Sanity Snippet #4

Every good novel has at least one protagonist, and every protagonist has a goal. Use H.R. D’Costa’s (Aka HRD) SMART technique to make sure your protagonist’s story objective is powerful enough to go the distance and keep your audience reading.

SMART is an acronym. Here’s how HRD desribes each component:

S – Specific (it’s concrete, not amorphous or abstract)

M – Measureable (it has a clear indicator of success or failure)

A – Actionable (even a brief description immediately conjures a few of the action steps needed to accomplish it)

R – Realistic (it’s credible for your hero to achieve it)

T – Time-bound (it must be accomplished by a certain deadline)

Keep in mind that other story characters also have goals. Use SMART to discover what your antagonist is trying to accomplish. Sometimes, you can start here and work backwards to discover your protagonist’s goal.

Here’s how I describe Lee Harding’s SMART goal in my current work in progress: S (he wants Ray Archer brought to justice for the kidnapping and murder of Kyle Bennett, Lee’s childhood friend who disappeared half-a-century ago); M (either Ray will be arrested or he won’t); A (there are multiple things Lee can do to investigate Kyle’s disappearance and Ray’s involvement); R (Lee is an attorney, thus he, along with allies such as a private investigator and the District Attorney, can marshall the skills and resources needed); and T (Lee arrives in Boaz in late November and has until February (the beginning of Spring semester at Yale Law School) to accomplish his goal).

It’s time to write. Use HRD’s SMART technique to discover your protagonist’s goal. Fifteen minutes invested in focused free-writing might stimulate your creative juicies. Start your session by asking yourself, “what question is my protagonist trying to answer?” Or, “what problem is he trying to solve?” After your time is over, write your protagonist’s SMART goal.

Photo by Olya Kobruseva on

The Midpoint

We’ve seen that the First Plot Point comes at the end of Act I, the 25% mark of our story. During the first half of Act II (recall, Act II comprises 50% of our novel) our protagonist and his allies react to the First Plot Point. H.R. D’Costa refers to the key scenes of Act IIA as try-fail cycles. This brings us to the Midpoint, AKA the Second Plot Point (the Third Plot Point comes at the end of Act IIB).

What should happen at the Midpoint? In sum, it’s a scene where everything changes once again. This is the end of our protagonist’s reacting. It’s the time his mindset transforms into a take-charge attitude. It’s the time his behavior pivots from reaction to action. Think of it as our second Inciting Incident.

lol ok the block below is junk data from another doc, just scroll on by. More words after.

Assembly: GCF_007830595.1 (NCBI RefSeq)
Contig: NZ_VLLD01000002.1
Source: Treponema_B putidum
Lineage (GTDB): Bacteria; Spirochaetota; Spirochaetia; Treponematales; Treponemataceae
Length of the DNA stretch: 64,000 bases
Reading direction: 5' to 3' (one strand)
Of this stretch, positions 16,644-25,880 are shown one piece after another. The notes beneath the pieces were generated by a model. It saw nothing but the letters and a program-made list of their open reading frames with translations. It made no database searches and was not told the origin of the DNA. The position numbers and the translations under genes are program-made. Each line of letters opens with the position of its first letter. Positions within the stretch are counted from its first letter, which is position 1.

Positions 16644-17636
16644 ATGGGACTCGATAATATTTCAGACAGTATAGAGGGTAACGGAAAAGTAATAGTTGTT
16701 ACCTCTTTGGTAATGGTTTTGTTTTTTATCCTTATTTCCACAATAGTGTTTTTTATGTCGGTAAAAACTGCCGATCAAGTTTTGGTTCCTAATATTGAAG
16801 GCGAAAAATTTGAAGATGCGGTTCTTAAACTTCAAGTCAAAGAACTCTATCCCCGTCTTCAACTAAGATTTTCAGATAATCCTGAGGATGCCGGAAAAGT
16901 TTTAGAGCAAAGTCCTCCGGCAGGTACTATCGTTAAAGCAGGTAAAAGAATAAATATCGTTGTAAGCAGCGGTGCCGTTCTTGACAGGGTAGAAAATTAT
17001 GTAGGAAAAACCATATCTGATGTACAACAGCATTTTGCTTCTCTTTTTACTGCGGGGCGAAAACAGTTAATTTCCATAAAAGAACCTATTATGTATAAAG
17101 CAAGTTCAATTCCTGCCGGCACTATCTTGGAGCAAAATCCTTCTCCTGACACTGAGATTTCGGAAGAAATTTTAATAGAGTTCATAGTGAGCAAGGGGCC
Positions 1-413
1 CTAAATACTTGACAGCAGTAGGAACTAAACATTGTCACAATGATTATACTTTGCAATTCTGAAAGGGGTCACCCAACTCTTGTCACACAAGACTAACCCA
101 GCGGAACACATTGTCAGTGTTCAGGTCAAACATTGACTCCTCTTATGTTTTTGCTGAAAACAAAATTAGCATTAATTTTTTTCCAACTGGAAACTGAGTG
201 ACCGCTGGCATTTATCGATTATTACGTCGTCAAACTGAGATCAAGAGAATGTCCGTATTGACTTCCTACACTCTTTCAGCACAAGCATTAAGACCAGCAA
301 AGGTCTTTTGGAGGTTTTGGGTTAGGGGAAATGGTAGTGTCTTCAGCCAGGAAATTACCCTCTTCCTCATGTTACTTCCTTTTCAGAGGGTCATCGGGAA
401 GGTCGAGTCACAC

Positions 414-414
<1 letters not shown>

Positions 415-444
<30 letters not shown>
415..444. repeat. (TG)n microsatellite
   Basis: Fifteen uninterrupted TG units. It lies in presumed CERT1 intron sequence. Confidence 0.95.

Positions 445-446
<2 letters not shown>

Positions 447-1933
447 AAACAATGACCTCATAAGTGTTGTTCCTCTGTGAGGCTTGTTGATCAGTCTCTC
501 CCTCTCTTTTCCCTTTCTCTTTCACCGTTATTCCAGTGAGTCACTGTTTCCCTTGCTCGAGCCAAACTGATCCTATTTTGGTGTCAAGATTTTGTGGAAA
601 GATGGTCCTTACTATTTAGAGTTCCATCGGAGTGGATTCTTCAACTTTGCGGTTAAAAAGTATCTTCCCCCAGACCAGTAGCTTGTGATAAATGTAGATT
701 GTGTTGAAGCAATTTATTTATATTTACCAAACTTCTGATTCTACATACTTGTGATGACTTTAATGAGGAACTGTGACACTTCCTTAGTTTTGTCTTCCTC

Just as the first Inciting Incident causes the First Plot Point, the Midpoint follows the same logical, A causes B, pattern. It is a natural consequence of what has come before. Further, the Midpoint continues this causal chain by starting a chain of events that lead our protagonist to the story’s climax. But, the Midpoint is uniquely different from the many try-fail cycles of Act IIA.

It is important to keep in mind the one thing that doesn’t change throughout our novel until the very end: our protagonist is pursuing his goal. Whether you are writing Act IIA or Act IIB, our main character is on one key mission, whether he is in the reactive or active mode. However, the Midpoint is a dramatic and clarifying moment, one that will move our main character closer or farther away from accomplishing his goal. Either way, the event intensifies the protagonist’s commitment and determination.

D’Costa refers to the Midpoint event as the fulcrum. The Dictionary defines this word as “the pivot about which a lever turns.” The fulcrum event involves the protagonist or an ally (or both). It could be an attempted murder, a kidnapping, a near-fatal boating accident. The antagonist (or antagonistic force) has at least a minimum connection to the Midpoint event.

In my current work in progress, there is an explosion and fire that, on first consideration, appears accidental. It turns out, it’s not.

As a new writer, you quickly learn that Act II is the hardest part of creating a novel. Why? It consumes 200 pages of your 400-page book. It is where many a writer ‘hits the wall,’ and frequently tosses his manuscript into the trash. It’s the perfect place for your readers to get bored and grab another novel from their TBR (to be read) stack.

Having a dramatic and unique Midpoint is a key antidote for writer and reader.

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Sanity Snippet #2

I’ve been giving some thought to my Sanity Snippet project. I’ve gained some clarity and believe an alternative approach will provide more value to my beginning novelist readers.